Access keys | Skip to primary navigation | Skip to secondary navigation | Skip to content | Skip to footer |
Problems viewing this site
QFRS Home > Building Fire Safety > Referral Agency Advice > Guidelines

Referral Agency Advice - Guidelines

Guide to the Referral of Alternative Solutions

QFRS has a number of guidelines that will assist you in the Referral Agency Advice process. 

Click on the link/s below for access to the guidelines:

Fire Hydrant Systems for Buildings with Fire Compartments in Excess of 2000m2.

The Building Code of Australia (Part E1.3) requires fire hydrant systems to be installed in accordance with Australian Standard 2419.1 – 2005. 
This Standard specifies that the fire hydrant system design must meet the operational requirements of the attending fire service. 
QFRS requires boosted on-site hydrants where a single street hydrant doesn’t cover a fire compartment over 2000m2 in size.
Booster systems incorporate a site-plan showing the location of all on-site hydrants.  This allows the attending fire service to most effectively deploy resources immediately.

Back to top

Minimum Height and Clearance for Fire Pump Enclosures.

QFRS is committed to providing safe working environments for staff in line with the Queensland Government’s ‘Zero Harm’ policy.
Fire pump enclosures require a minimum of:

  • 2.1 metres head clearance.
  • 1 metre wide, clear path of travel to the fire pump controller.
  • 1 metre wide, clear path of travel to the manual shut-down for diesel drivers.
  • 1 metre wide, clear path of travel to all other required control valves.

These minimum requirements are supported by:

  • Building Code of Australia 2009 (Part E1).
  • Australian Standard 2941-2008 (Section 11, Clause 11.3).
  • Australian Standard 2419.1-2005 (Clause 6.4; Sub-Clause 6.4.1).

Back to top

 Hydrant and Water Supply Requirements for Developments outside the Standard QFRS Response Time.

The Building code of Australia (E1.3) required the installation of a fire hydrant system to serve a building having a total floor area greater than 500m2 and where a fire brigade is available to attend a building fire.  QFRS interprets the words “where a fire brigade is available to attend” to refer to a situation where:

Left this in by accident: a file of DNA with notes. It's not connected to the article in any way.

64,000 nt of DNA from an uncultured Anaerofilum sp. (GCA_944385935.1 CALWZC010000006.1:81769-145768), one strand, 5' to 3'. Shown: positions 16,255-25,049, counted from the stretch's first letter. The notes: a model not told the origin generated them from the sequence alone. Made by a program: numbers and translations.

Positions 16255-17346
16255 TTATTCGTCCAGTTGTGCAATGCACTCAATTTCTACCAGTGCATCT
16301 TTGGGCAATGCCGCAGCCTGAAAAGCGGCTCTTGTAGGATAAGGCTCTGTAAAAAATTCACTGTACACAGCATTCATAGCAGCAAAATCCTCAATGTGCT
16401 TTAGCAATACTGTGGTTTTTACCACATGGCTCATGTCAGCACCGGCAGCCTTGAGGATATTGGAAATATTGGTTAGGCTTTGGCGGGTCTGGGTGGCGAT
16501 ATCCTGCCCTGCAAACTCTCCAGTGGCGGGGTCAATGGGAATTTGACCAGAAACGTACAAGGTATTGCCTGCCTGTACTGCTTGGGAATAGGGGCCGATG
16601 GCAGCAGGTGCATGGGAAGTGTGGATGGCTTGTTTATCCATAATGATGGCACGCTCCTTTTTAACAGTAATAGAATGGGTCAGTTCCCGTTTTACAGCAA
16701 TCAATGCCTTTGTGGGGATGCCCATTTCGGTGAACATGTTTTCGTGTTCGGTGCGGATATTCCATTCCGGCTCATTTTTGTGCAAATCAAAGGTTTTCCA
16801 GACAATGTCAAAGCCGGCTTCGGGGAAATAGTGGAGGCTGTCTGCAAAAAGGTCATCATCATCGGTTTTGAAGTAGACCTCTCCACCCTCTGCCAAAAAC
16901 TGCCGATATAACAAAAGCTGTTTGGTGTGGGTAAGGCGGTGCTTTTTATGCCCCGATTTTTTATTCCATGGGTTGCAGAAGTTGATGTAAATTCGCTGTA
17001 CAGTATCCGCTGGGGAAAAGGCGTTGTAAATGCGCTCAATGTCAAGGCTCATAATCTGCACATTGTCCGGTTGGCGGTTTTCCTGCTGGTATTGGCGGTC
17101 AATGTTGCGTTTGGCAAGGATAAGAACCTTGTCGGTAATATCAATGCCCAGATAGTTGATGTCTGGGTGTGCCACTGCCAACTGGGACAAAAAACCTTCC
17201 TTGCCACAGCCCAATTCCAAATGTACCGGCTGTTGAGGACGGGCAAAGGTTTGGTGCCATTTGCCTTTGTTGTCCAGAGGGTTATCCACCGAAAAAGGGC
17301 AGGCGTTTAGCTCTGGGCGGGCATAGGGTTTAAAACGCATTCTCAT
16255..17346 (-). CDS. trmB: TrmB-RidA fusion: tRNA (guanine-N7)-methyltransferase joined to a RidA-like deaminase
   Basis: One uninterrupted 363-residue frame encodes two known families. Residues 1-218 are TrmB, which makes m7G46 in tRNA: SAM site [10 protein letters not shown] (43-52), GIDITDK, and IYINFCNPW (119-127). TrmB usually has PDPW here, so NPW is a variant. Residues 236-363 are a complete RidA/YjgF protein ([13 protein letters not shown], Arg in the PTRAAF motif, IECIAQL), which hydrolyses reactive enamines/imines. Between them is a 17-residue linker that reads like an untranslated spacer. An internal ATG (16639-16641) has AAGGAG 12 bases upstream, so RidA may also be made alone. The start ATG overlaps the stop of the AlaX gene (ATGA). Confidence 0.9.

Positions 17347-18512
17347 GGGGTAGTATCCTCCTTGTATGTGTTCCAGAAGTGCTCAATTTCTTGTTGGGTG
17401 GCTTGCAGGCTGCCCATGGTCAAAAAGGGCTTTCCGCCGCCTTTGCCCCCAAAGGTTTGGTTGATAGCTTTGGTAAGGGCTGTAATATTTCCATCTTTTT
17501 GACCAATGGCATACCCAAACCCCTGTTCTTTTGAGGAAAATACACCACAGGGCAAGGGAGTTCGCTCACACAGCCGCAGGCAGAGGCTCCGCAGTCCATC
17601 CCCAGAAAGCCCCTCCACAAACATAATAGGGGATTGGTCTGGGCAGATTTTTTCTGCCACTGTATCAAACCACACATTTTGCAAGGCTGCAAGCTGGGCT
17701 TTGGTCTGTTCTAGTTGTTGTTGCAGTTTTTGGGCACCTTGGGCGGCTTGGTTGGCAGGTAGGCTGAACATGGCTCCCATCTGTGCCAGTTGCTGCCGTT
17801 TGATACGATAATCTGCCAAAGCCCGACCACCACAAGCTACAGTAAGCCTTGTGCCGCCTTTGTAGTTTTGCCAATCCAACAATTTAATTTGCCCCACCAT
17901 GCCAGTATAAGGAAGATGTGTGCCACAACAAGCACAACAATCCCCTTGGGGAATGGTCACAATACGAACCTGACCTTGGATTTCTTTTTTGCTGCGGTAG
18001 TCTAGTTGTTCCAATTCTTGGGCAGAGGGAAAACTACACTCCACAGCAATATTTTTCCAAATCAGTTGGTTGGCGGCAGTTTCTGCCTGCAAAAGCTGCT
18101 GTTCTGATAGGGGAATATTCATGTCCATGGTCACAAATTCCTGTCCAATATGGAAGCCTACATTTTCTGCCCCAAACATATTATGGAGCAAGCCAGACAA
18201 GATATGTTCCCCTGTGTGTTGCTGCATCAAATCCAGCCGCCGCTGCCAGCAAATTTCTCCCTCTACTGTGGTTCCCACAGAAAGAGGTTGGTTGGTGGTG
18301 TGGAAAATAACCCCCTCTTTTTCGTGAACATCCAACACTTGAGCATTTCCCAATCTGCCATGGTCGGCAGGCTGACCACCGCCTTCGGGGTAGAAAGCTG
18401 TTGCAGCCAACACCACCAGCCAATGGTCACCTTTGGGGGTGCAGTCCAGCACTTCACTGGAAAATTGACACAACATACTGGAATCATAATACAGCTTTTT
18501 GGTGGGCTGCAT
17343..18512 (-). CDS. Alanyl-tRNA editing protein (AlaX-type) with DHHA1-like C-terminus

1. A fire brigade is staffed by:
    1. QFRS permanent fire-fighters, or
    2. QFRS Auxiliary fire-fighters, or
    3. A combination of (i) and (ii), or
    4. Fire-fighters from a private fire service who are trained in structural fire fighting techniques and have a pumping appliance available (example – Hamilton Island), and
  2. Following fire service notification, this fire brigade can arrive at the site of the fire within:
    1. 30 minutes for class 5,6,7,8 or 9b buildings greater than 500m² and up to 1000m²; or
    2. 40 minutes for a class 5, 6, 7, 8, or 9b buildings greater than 1000m²; or
    3. 40 minutes for a class 2, 3, 9a or 9c building greater than 500m².

Where a fire hydrant system is required to be installed to serve a building with a total floor area greater than 500m2 and where a fire brigade is available to attend as determined by the QFRS interpretation above, then the water supply requirements for hydrant systems as specified in Australian Standards 2419.1 must be met. 

Alternatively, consideration could be given to adopting an Alternative Solution approach.

Back to top

Specifications for Tank Supply Points.

When assessing future building approval applications, the following requirements are to be incorporated on all water storage tanks which the QFRS may be required to gain access to:

  • A hard suction point must be incorporated in the booster assembly where unassisted tank supply cannot provide the required pressures and flows equivalent to what would be required for a feed hydrant.
  • Female couplings (suction connections) must be:
    • Type: British Coventry.
    • Diameter: 125mm female coupling.
    • Thread size: 3 threads per inch.
  • This connection is to be located adjacent to the booster.
  • Where the storage tank is located below ground level the connection must be for hard suction.
  • In order not to over tax a pump primer, the maximum length of pipe work from hydrant tank to the outlet in a booster cabinet must be no more than 15 metres with a lift of no more than 4 metres.
  • The pipe should be of a type suitable to withstand pressures below atmospheric.
  • Size of suction pipe from tank must be 150mm.
  • Connection between 150mm suction pipe and 125mm connection must not narrow to less than 125mm.
  • Tank capacity must be clearly indicated and mounted to the standard prescribed by the QFRS Business Rule for other signs in the booster cabinet.

Back to top

Physical Protection of Pillar Hydrants.

QFRS will not accept hydrant systems mounted on, passed through or fixed to external tilt-up panel walls in non-sprinkler protected buildings. 
If external fire hydrants are to be positioned less than 10 metres from the building it protects, then they must be safeguarded by a minimum of 90/90/90 fire-resistant shielding construction, in accordance with Australian Standards 2419.1 Clause 3.2.2.2 (e)
If not already provided, QFRS will request written confirmation from a competent person that the shielding construction achieves the required FRL from both sides and does not rely on any supporting structural elements that do not achieve at least the same FRL as the shielding construction itself.
QFRS requires external hydrants to be protected by bollard/s where they may be damaged by vehicles.

Back to top

Pumpset Configurations for Fire Hydrant Systems

The QFRS is experiencing a greater number of assessments submitted where only one pump is proposed to be fitted to the fire hydrant systems fed from break tanks and other water storage tank systems. Australian Standards 2419.1 – 2005, Section 6.2 Pumpset Configurations: indicates the number of on-site pumpsets required to achieve the hydrant flow and pressure requirements to meet the Standard.